It’s now time to turn our attention back to the client side of our session façade. In this section, we’ll first cover how to satisfy the requirements of our service interface with our session-bean implementation. We’ll then look at how to better manage the JNDI lookups and home and remote interface management inherent in being a remote client to an EJB.
As you saw when we defined the business
interface for the
Storefront session bean, we
still have some work to do to match it up to the Storefront service
interface. Our business interface doesn’t include
all the methods of
IStorefrontService, and the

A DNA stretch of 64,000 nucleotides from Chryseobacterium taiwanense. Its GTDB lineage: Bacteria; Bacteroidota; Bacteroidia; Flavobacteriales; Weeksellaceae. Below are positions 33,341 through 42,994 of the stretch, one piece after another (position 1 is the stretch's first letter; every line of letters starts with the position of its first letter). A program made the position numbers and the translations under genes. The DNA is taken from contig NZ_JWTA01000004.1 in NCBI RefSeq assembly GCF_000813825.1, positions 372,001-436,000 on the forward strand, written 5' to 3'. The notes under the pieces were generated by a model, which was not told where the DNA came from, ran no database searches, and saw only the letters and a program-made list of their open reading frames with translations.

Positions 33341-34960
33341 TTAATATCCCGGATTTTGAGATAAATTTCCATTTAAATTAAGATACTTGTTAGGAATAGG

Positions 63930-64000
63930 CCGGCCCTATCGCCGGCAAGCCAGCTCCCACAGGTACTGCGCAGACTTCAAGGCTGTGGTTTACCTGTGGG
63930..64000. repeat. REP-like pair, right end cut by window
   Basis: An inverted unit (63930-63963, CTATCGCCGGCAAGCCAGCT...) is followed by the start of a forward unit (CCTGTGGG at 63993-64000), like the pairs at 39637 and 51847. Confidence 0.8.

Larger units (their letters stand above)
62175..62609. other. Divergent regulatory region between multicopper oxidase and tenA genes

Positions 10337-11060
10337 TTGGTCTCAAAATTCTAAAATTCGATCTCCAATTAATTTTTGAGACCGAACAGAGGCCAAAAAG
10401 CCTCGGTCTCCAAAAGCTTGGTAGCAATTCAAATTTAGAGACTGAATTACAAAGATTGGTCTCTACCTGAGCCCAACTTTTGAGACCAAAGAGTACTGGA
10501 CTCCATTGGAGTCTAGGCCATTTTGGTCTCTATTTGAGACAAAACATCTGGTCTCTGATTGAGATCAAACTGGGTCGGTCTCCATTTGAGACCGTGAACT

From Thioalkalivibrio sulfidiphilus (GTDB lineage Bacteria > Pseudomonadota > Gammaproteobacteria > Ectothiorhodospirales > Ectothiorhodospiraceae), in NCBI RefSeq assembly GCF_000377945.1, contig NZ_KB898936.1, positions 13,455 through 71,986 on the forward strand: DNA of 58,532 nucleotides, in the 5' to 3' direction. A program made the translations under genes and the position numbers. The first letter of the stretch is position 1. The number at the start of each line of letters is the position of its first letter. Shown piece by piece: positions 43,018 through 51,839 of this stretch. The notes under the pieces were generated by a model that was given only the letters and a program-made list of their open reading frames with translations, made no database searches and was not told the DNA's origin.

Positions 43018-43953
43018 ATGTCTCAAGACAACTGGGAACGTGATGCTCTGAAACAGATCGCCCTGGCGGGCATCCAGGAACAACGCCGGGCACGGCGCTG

methods that are declared include
in their throws clauses. We’ll address these
differences by going back to the Business Delegate pattern introduced
in Chapter 6. Recall that the purpose of this
pattern is to hide the business-service implementation from the
We’ll start out with a fairly straightforward Business Delegate implementation and then cover some specific ways to improve it. An initial implementation is shown in Example 13-7.
Example 13-7. A business delegate for the Storefront session bean
package com.oreilly.struts.storefront.service; import java.rmi.RemoteException; import java.util.Hashtable; import java.util.List; import javax.ejb.CreateException; import javax.naming.Context; import javax.naming.InitialContext; import javax.naming.NamingException; import javax.rmi.PortableRemoteObject; ...